An attorney for the former suburban Minneapolis police officer who fatally shot Black motorist Daunte Wright in a traffic stop when she confused her firearm with her Taser has agreed to testify at her trial; her department announced Tuesday as jury selection began.
According to Paul Engh, the attorney, former police officer Kim Potter will testify during the trial. Because a potential juror found out she did not fully understand the circumstances of the fatal encounter in her questionnaire.
Engh explained, “Officer Potter will testify and tell you exactly what happened if you’re selected.”.
It will be obvious from the video and from the officers on the scene, as well as from Officer Potter herself, what was happening,” he said. “I think it will be interesting to hear her perspective.”
Who is Kim Potter & What’s her involvement in Wright’s Death?
In April, Potter, a 26-year veteran of the Brooklyn Center Police Department, was charged with first- and second-degree manslaughter in Wright’s death.
The Hennepin County Medical Examiner says Wright, 20, died from a gunshot wound to the chest.
The complaint against Potter claims that Wright was originally stopped on April 11 for having expired license plate tags and hanging an air freshener from his mirror. Later, officers learned that Wright also had an arrest warrant for a weapons violation.
When officers were handcuffing wright after ordering him out of the car. a woman was yelling, “Taser!” after he tries to get back in.
Police reported hearing the same voice say, “Holy s—, I just shot him,” later as Wright tried to drive away.
At the time, Brooklyn Center police chief Tim Gannon said. Potter inadvertently grabbed her service weapon instead of drawing her Taser.
Potter, who is white, claims it was an innocent mistake when she accidentally shoot Wright. Following the shooting, she resigned along with Gannon.
How are the Proceedings Going On?
Keith Ellison, Minnesota’s attorney general, announced in May that his office would prosecute the case. Derek Chauvin, a former Minneapolis police officer who shot and killed George Floyd, was also prosecuted by his office, resulting in his conviction for murder.
While Chauvin’s trial was underway and tensions were high in the Twin Cities, Wright died. Brooklyn Center witnessed protests several nights following Floyd’s death, which brought back painful memories of the sometimes violent unrest after Floyd died in May 2020.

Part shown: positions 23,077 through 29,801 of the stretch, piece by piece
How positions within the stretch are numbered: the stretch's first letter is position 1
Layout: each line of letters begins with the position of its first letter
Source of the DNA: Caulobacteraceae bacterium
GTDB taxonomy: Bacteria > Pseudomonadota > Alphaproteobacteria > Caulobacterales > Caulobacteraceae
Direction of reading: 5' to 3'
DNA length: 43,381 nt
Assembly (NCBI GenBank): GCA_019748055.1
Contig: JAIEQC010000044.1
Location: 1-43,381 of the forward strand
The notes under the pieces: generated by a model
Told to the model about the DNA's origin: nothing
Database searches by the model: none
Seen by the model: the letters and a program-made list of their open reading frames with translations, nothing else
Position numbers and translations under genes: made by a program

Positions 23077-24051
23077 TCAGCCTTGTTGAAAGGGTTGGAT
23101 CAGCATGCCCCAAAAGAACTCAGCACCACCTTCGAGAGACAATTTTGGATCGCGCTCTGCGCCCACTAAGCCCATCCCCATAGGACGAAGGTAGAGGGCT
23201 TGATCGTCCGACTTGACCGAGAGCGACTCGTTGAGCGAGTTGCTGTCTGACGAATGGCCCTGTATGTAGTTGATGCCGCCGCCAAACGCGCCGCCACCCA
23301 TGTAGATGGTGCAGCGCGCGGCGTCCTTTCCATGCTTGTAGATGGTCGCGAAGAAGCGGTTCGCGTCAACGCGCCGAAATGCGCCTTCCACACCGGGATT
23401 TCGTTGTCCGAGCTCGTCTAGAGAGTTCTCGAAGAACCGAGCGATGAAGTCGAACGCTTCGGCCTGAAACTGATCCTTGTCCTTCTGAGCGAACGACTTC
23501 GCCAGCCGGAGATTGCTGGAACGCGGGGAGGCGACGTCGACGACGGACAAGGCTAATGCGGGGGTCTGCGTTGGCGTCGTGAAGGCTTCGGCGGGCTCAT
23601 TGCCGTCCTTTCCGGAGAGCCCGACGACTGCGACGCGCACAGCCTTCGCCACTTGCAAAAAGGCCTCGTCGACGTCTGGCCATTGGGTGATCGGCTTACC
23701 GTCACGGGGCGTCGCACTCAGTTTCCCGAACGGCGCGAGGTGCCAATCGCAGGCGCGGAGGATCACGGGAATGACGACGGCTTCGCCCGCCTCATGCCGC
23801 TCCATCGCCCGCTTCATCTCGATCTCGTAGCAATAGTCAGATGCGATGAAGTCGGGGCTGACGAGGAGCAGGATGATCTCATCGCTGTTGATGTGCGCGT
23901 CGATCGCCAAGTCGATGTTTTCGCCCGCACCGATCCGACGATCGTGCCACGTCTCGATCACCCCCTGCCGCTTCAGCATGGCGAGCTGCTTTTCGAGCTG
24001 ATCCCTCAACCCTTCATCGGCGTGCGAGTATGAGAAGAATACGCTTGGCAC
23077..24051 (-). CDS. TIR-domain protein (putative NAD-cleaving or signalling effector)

The questionnaires, in this case, were similar to those given to prospective jurors in Chauvin’s trial. Authorities were asking over 200 people what they know about the Potter case, what they thought of Potter and Wright, and how they feel about protests and policing in Minneapolis.
One of the first jurors seated on Tuesday, a man claiming to be a medical editor, claims he has an unfavorable view of the “blue lives matter” slogan that is emerging recently. According to him, it is less about supporting police than it is about combatting the Black Lives Matter movement. Nonetheless, he also opposes the movement to abolish or defund the police.
On Tuesday, there were also two other jurors – a retired special education teacher and an operations manager at Target.
On the Livestream transmission of the trial, there was no showing of the jurors’ names that’s a rare practice in Minnesota. During the six days of jury selection, the district judge of Hennepin County will hear opening statements on Dec. 8.
John Burris, a civil rights lawyer who won a $2.8 million settlement for the family of Oscar Grant in 2009 after the transit officer who used a gun instead of a Taser killed him, says Potter had the right to use reasonable force in her pursuit of her targeted security.
It is possible for the prosecution to only get a conviction on a lesser charge if that happens, he said. But if the jurors agree that she shouldn’t have used the Taser at all, he said. They might find that she committed first-degree manslaughter.
However, Burris believes that if Potter comes across as remorseful, she might get empathy, resulting in an acquittal or a hung jury.
These cases are difficult, he said. In a case like that, there is an involvement of a lot of emotions. If the officer did not intend to kill someone, he or she is going to be highly emotional. That emotion is going to affect the jurors.”